Between mid-March and mid-April, California obliterated all its job growth of the last decade. More than 3.1 million California workers filed for unemployment over this four-week period, which has increased the state’s unemployment rate to at least 17 percent. Continued job loss over the last week may have pushed it up to 20 percent or more. California, and nearly all other states, are experiencing economic declines that we have not seen since the 1930s.
California’s employment level has been set back to 2010, which was the trough of California’s last recession and a time of enormous state and local government cutbacks, including the distribution of “IOUs” to vendors because the state simply did not have the money to pay its bills.
California, as well as most of the rest of the country, is presently in a great depression. So far, the damage is not as severe as what happened in the 1930s, because the economy has only been shuttered for about five weeks.
But California is different from the rest of the country in two respects that make even a short downturn more serious. This is despite having had the foresight to build a $20 billion reserve, because that rainy-day fund is already spoken for. Coronavirus-related spending is increasing state expenditures by at least $7 billion. And as spending is rising quickly, state tax revenue is plunging.
Most major municipalities have produced revised revenue forecasts in the last month. All are facing extraordinary revenue shortfalls, including Los Angeles at $600 million, San Diego at $250 million, San Francisco at $750 million, and San Jose at $110 million. Since all these estimates are at least two to four weeks old, you may as well increase these shortfalls anywhere from 20 to 40 percent.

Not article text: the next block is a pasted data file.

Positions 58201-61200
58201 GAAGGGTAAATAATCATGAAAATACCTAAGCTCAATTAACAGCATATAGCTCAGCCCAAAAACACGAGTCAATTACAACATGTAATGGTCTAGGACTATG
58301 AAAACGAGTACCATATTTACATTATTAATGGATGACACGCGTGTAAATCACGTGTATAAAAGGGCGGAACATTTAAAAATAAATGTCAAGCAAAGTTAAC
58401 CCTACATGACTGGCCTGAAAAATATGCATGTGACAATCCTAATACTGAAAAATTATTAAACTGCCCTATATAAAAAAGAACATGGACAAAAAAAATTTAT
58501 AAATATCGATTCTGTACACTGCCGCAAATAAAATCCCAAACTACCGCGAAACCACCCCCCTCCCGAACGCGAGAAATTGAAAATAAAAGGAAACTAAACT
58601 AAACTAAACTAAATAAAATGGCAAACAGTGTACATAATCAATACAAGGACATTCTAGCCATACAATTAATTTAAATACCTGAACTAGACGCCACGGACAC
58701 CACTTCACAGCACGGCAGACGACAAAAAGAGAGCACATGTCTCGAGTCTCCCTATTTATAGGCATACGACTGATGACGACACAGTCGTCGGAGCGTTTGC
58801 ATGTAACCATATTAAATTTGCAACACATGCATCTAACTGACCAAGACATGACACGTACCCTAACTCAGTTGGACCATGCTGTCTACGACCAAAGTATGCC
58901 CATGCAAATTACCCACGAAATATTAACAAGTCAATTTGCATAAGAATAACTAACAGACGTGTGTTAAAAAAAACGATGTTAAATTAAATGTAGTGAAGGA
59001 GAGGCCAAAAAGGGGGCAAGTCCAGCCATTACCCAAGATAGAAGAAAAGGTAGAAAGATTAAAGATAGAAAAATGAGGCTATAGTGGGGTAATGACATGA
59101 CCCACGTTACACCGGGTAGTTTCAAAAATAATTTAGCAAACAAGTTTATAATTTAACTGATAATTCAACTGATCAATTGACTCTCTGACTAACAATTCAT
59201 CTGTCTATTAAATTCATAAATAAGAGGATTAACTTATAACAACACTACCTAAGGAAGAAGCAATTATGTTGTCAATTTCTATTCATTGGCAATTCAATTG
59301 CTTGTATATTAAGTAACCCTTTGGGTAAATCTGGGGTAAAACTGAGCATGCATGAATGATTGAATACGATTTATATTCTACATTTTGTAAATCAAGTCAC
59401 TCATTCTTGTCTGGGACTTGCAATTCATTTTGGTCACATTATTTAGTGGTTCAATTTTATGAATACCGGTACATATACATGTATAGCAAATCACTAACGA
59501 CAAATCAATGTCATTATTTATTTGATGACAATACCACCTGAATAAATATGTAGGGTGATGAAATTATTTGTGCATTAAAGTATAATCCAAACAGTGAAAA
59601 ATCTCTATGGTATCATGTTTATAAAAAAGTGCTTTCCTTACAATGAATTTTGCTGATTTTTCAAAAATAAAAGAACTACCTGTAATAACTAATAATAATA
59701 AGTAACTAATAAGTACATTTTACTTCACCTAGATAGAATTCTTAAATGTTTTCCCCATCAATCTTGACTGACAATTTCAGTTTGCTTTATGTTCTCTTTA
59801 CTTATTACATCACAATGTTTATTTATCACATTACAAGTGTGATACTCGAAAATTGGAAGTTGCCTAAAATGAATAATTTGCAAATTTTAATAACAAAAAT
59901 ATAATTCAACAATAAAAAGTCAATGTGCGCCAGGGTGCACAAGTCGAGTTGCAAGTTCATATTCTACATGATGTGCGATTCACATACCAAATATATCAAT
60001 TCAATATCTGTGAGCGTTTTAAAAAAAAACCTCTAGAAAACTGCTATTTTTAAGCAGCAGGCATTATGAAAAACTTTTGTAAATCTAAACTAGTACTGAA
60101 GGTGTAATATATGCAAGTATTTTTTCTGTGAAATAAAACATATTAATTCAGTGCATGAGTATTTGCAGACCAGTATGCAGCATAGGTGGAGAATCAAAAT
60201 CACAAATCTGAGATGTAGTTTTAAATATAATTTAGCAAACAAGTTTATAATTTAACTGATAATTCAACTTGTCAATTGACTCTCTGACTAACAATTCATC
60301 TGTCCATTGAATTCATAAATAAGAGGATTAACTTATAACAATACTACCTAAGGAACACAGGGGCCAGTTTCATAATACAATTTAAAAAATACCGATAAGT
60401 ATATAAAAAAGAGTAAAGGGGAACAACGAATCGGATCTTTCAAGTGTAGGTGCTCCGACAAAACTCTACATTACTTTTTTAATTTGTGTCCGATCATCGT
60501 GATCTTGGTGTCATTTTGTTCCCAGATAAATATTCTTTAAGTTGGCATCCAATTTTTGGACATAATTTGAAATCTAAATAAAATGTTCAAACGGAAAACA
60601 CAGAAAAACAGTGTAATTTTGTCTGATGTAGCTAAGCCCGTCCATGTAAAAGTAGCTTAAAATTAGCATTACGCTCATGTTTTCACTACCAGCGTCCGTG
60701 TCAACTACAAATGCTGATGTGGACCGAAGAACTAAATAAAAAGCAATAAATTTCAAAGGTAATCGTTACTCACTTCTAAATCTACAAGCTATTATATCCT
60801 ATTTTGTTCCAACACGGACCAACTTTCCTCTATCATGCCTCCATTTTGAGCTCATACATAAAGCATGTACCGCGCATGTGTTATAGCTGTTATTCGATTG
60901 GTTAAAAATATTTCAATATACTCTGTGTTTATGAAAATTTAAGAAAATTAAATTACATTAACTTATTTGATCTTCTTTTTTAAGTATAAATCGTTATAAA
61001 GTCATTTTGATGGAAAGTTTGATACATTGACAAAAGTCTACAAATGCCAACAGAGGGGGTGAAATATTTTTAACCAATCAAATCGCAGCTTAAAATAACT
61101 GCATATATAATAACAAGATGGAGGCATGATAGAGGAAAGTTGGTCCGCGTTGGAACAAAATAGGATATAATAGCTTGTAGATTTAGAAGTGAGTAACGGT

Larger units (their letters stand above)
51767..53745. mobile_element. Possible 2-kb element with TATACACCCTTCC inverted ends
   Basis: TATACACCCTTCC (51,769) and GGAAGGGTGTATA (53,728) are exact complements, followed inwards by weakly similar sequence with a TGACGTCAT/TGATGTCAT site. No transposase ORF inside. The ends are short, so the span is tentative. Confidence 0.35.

Interestingly, the state has not produced a formal revenue revision, and may not until May or afterwards. But all evidence, including these revised estimates from major cities, point to enormous revenue losses at the state level since Newsom’s shelter-in-place order began last month.
In every recession, California inflicts its own wounds by relying on a tax system that is explicitly designed to collect gobs of revenue during booms, but which completely goes in the tank during downturns, much more so than any other state.
To give you a sense of the inefficiency of California’s tax system, consider California’s economy just after the financial crisis of a decade ago. In fiscal year 2010, California revenue fell by 20 percent, compared to less than a 2 percent drop in state GDP.
Today, the economy is much worse, so there is a race between permitting the depression to continue and sequestering people, versus figuring out how much longer California can hold on without restarting shuttered businesses. Assuming economic activity will slowly resume this spring, as has been suggested by Newsom, it is likely that state GDP will nevertheless decline by 2 percent or more. I will let you do the math to estimate the change in state revenue that can arise from this drop in state GDP. So now you see why California’s rainy-day fund has literally vanished. And then some.
Given California’s progressive politics, California’s tax system leads to awful fiscal outcomes, much worse than need be. Tax revenue extraordinaire during good times means plenty of resources to feed the beast, which in turn generates a never-ending list of pork-barrel projects and new state employees to supervise and regulate those projects.
But when revenue tanks in a downturn, severe budget cuts need to be made. And because the budget is bloated with pork that was adopted previously, key programs and investments that support economic growth and protection get crowded out.
An unfortunate example of this dynamic is former Governor Schwarzenegger’s 2006 investment in portable emergency medical facilities and equipment, including ventilators. Schwarzenegger was worried about pandemics and wisely decided to make this investment, including portable medical facilities that together were large enough to fill three football fields.